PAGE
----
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Further characterisation of Leucocytozoon podargii in wild tawny frogmouths (Podargus strigoides) in Western Australia

  • Yanjie Jiang
  • Belinda Brice
  • Mai Nguyen
  • Richmond Loh
  • Telleasha Greay
  • Robert Adlard
  • Una Ryan
  • Rongchang YangEmail author
Helminthology - Original Paper

Abstract

The present study assessed the prevalence and morphology of Leucocytozoon podargii from wild tawny frogmouths (Podargus strigoides) in Western Australia (WA) and genetically characterised the cytochrome b gene (cyt b) of L. podargii in wild tawny frogmouths from WA and Queensland (QLD). The prevalence of L. podargii in wild tawny frogmouths from WA was 93.3% (14/15; 95% CI, 68.1–99.8%). The morphological characters of L. podargii from WA were similar to L. podargii from QLD: the gametocytes were round-oval shape, approximately 8–12 μm in diameter; the macrogametocytes were 12.4 μm in diameter; microgametocytes were 10.4 μm in diameter; and the ratio of macrogametocytes and microgametocytes was 3:2. Sequence analysis of partial cyt b gene fragments revealed that L. podargii sequences isolated from wild tawny frogmouths in WA shared the highest similarity (99.8% at nucleotide level and 100% at protein level) with L. podargii isolated from wild tawny frogmouths in QLD. The mitochondrial 18S rRNA gene of L. podargii gametocytes was quantified using droplet digital PCR (ddPCR), and the highest gametocyte load was detected in the lung. This finding corresponds to the results of the histological study. Based on the morphological and molecular studies, it was concluded that the Leucocytozoon parasite identified from wild tawny frogmouths in WA is consistent with L. podargii from wild tawny frogmouths in QLD, and the present study has genetically characterised two different L. podargii genotypes (QLD and WA) for the first time.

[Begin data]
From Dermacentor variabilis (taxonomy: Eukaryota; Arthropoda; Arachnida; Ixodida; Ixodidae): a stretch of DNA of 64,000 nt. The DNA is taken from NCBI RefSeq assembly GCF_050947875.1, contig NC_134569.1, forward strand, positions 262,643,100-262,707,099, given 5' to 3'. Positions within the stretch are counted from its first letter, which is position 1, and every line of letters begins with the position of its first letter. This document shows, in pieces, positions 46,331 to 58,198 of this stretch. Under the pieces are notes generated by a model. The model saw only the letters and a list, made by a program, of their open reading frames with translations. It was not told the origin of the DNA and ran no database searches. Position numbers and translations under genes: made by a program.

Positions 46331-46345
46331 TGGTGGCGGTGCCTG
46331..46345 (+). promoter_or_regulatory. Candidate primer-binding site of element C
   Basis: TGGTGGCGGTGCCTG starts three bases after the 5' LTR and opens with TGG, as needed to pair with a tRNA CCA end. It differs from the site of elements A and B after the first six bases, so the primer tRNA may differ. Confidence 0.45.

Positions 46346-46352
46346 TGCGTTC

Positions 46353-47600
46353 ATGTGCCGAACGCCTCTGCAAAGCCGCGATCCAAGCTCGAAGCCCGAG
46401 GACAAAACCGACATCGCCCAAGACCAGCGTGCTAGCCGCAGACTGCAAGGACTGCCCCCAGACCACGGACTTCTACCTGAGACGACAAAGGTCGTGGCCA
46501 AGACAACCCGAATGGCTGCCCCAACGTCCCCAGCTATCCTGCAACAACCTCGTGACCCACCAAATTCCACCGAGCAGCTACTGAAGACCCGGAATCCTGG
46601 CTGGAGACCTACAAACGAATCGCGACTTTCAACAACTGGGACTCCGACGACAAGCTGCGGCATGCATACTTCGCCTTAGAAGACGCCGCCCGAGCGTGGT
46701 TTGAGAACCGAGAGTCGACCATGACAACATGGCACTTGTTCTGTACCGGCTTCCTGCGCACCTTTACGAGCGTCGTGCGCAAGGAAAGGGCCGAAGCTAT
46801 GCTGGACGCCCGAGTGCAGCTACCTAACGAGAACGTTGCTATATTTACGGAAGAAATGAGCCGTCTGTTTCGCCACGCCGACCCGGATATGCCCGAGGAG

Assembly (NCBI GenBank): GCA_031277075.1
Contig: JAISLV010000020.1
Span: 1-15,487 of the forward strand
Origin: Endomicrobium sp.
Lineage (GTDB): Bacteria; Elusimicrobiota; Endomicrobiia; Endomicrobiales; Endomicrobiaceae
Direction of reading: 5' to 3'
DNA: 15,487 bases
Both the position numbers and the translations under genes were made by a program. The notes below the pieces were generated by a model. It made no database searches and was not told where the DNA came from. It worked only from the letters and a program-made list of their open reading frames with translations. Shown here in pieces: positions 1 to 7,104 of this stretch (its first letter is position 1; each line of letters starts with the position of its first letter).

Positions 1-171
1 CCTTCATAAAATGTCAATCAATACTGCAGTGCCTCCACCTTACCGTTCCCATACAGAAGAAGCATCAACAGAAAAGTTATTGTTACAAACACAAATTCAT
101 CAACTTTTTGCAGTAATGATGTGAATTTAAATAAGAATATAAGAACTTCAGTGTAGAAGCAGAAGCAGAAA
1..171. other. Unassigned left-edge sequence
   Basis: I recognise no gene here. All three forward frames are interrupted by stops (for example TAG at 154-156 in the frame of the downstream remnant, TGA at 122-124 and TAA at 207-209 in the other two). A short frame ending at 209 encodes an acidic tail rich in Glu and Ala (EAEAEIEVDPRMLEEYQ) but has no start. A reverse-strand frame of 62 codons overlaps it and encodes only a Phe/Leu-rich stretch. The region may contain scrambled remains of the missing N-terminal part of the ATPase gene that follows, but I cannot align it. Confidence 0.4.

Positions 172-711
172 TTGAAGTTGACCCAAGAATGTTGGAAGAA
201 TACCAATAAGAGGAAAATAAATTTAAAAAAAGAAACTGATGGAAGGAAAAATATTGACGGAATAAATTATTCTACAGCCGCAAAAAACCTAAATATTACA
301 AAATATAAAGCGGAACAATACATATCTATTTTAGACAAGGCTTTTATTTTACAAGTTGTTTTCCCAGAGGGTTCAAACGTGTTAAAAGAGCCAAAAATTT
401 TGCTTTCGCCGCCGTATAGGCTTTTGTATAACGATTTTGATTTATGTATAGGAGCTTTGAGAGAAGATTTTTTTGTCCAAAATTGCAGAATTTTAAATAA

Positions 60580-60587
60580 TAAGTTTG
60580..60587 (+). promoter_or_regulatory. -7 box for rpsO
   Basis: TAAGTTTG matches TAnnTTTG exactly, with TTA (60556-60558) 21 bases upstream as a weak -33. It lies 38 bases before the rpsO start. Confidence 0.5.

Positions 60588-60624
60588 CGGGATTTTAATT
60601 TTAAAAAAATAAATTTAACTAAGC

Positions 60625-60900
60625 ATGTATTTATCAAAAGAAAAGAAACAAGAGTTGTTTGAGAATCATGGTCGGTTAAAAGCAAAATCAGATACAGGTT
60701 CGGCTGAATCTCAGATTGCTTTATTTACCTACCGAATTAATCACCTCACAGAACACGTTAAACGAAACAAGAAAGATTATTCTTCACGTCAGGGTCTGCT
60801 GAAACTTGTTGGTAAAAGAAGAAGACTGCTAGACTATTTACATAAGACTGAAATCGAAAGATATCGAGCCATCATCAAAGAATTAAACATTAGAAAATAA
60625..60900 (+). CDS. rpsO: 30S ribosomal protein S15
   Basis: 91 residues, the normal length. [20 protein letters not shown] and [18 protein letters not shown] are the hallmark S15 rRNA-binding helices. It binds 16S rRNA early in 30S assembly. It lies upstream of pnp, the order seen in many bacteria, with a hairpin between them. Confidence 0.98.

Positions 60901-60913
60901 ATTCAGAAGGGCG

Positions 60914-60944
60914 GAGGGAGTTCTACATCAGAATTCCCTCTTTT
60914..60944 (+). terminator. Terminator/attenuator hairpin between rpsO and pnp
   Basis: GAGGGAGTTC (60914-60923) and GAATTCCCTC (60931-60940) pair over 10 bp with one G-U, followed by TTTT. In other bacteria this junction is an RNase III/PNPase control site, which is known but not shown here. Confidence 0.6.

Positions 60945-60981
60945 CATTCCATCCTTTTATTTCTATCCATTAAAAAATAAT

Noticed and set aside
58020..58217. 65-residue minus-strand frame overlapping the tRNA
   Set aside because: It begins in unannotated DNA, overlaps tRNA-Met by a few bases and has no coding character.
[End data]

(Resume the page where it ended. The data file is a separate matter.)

Keywords

Haematozoa Leucocytozoon podargii Gametocytes Wild tawny frogmouth ddPCR Cytochrome b gene 

Notes

Acknowledgements

We are grateful to the veterinary staff at the Wattle Grove Veterinary Hospital, Perth, for their assistance in obtaining the blood samples and blood smears as well as the expert treatment and care of wildlife admitted to their clinic. The authors also wish to thank the volunteers at the Kanyana Wildlife Rehabilitation Centre for caring for all the animals admitted to the centre.

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Copyright information

© Springer-Verlag GmbH Germany, part of Springer Nature 2019

Authors and Affiliations

  • Yanjie Jiang
    • 1
    • 2
  • Belinda Brice
    • 3
  • Mai Nguyen
    • 4
  • Richmond Loh
    • 4
  • Telleasha Greay
    • 1
  • Robert Adlard
    • 5
  • Una Ryan
    • 1
  • Rongchang Yang
    • 1
    Email author
  1. 1.School of Veterinary and Life SciencesMurdoch UniversityMurdochAustralia
  2. 2.Jiangsu Academy of Agriculture SciencesNanjingChina
  3. 3.Kanyana Wildlife Rehabilitation CentreLesmurdieAustralia
  4. 4.Sustainability and Biosecurity, Department of Primary Industries and Regional DevelopmentSouth PerthAustralia
  5. 5.Queensland Museum NetworkSouth BrisbaneAustralia

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